A pitcher throwing to a batter is the most elemental event in baseball: Nothing can happen until the pitcher releases the ball. All the fielders, all the base runners--they're just bystanders like the rest of us. The drama out there on the field can't compare with the drama going on between those two men, one poised to pitch and the other to hit, each trying to outsmart the other. Mess with that delicate balance, and I'm not sure the sport will be baseball anymore.Talk about pressure: A multibillion-dollar industry--one that has been a centerpiece of American popular culture for more than a century--rests on a figure standing alone in the grass with millions of eyes staring at him. Such a pivotal role can exact a high price, as Rick Ankiel discovered one day back in October 2000. The Cardinals phenom, who made his Major League debut at 20, was described as the next Sandy Koufax, blessed with a 95-mph fastball and a backbreaking curveball that Mark McGwire called "The Snapdragon." As a lifelong Cardinals fan, I felt that the whole world changed when Ankiel arrived in 1999. We had a new Bob Gibson, heck, a new Bobby Fischer or Mozart: a kid who could do the most difficult job in the world without even thinking about it, just because he had lightning-bolt talent straight from the gods.On October 3, 2000, though, the magic vanished. Ankiel was making his first postseason start, against the future Hall of Famer Greg Maddux. The Cardinals manager Tony La Russa, himself a future Hall of Famer, was so concerned about the pressure that he lied to the press and told them someone other than Ankiel was starting. In his new autobiography, The Phenomenon: Pressure, the Yips, and the Pitch That Changed My Life, written with Tim Brown, Ankiel reports that he wasn't sure what the big deal was: It was just another game, right? Then, without warning and without reason, it wasn't.Ankiel notes the exact moment that everything fell apart: "Forty-fourth pitch of the game. Third inning. One out. A one-strike count to Andruw Jones. Greg Maddux at first base. Cardinals 6, Braves 0. Throw strikes, keep the ball in the big part of the park, nothing crazy, we win. I win. The future wins." He winds up.Everything was fine. I wasn't tired. Not too hot, not too cold ... Head was clear. No thoughts of anything other than a curveball, so natural there'd be no need to consider the mechanics of it.He released the pitch a little late. Just a little late, but it went awry, a wild pitch, far away from the catcher, Carlos Hernández. "I stood near the front of the mound and watched all of it happen, sort of curious."Suddenly, Ankiel could no longer pitch. He threw four more wild pitches in the inning, along with four walks. He left the field with, as he puts it, "one psyche forever hobbled." A friend of mine who was at Busch Stadium that day said the crowd's reaction was akin to 50,000 people reacting as one to the sight of their child being punched in the stomach, five times, by a bully. In subsequent seasons, Ankiel attempted comeback after comeback. But he couldn't recover the old command.How could this happen? In Off Speed: Baseball, Pitching, & the Art of Deception, the reporter Terry McDermott quotes Hank Aaron saying, "The pitcher has got only a ball. I've got a bat. So the percentage of weapons is in my favor and I let the fellow with the ball do the fretting."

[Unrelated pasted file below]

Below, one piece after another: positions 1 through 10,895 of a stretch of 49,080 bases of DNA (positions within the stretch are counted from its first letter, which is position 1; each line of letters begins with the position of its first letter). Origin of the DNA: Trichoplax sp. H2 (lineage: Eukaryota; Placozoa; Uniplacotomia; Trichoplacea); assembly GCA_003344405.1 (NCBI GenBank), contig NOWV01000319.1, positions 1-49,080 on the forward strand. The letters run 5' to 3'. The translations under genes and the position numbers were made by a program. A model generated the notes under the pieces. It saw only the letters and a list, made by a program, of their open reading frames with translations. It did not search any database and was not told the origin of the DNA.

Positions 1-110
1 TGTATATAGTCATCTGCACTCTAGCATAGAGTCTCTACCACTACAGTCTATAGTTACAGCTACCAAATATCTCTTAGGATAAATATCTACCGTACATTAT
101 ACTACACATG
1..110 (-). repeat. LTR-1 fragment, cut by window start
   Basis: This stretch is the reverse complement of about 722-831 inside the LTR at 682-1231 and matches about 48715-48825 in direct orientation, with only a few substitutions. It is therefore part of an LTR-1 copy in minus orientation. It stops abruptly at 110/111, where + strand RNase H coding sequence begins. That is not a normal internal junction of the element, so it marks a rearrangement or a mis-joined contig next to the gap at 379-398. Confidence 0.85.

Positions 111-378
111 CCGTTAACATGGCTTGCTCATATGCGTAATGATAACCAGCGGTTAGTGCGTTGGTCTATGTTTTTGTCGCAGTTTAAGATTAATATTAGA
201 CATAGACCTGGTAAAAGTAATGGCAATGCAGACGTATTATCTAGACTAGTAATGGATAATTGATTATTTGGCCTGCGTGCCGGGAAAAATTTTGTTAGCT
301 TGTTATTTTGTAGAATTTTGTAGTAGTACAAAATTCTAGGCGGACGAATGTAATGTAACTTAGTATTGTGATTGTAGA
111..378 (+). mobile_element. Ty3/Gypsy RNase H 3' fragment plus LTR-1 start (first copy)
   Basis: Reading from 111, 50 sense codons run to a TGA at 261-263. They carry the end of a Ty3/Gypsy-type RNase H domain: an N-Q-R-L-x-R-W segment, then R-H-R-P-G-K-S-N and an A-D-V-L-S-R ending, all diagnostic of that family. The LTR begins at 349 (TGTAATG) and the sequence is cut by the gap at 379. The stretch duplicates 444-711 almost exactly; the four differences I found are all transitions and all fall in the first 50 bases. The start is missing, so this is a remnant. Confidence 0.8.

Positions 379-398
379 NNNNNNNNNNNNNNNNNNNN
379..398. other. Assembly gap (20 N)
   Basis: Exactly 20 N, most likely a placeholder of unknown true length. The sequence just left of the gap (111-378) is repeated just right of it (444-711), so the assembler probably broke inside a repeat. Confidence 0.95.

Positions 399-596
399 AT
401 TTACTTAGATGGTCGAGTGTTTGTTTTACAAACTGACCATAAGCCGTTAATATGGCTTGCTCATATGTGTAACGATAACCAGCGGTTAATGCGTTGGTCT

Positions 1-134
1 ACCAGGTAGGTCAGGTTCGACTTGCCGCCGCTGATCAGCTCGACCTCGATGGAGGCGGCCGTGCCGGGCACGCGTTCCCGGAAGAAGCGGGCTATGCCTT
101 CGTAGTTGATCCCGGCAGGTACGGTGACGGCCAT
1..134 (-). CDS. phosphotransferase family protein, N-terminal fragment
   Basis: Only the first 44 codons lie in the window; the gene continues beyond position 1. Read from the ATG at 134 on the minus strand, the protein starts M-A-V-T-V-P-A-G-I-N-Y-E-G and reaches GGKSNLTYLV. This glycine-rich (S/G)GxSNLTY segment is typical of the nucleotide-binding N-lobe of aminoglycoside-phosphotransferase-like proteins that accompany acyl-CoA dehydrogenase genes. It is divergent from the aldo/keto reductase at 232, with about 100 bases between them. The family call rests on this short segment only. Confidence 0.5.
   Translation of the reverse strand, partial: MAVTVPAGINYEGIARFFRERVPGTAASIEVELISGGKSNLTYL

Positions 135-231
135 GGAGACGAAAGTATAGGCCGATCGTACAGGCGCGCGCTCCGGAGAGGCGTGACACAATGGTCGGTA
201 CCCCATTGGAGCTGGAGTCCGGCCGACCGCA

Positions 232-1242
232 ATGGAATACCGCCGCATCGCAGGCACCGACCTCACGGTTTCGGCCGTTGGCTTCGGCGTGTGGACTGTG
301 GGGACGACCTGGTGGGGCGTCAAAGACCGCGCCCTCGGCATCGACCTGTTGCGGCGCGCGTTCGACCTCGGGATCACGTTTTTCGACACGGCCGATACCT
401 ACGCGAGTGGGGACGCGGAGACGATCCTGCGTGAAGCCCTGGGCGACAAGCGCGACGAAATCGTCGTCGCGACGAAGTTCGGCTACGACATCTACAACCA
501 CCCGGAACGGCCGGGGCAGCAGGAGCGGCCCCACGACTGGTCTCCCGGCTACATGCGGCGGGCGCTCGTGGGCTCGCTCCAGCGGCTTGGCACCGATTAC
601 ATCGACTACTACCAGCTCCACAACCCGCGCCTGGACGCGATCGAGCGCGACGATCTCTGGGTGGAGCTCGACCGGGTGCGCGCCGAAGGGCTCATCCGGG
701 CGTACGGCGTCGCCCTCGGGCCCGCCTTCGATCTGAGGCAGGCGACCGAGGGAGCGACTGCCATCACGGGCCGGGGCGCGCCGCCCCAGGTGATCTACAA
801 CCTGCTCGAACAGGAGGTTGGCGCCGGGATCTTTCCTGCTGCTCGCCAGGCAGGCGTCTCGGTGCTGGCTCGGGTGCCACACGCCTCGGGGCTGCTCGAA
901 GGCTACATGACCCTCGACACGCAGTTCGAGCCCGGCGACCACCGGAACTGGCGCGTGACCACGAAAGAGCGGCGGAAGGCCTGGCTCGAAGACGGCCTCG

A week after President Donald Trump began to publicly distance himself from White House Chief Strategist Steve Bannon, alt-right ringleader Mike Cernovich threatened to release a "motherlode" of stories that could "destroy marriages" if Bannon is formally let go from the administration.Cernovich made the claims that he'd release a series of "scoops" if Bannon is officially pushed out of the White House on an eleven-minute, self-recorded Periscope Thursday night."If they get rid of Bannon, you know what's gonna happen? The motherlode. If Bannon is removed, there are gonna be divorces, because I know about the mistresses, the sugar babies, the drugs, the pill popping, the orgies. I know everything," said Cernovich."If they go after Bannon, the mother of all stories is gonna drop, and we're just gonna destroy marriages, relationships--it's gonna get personal."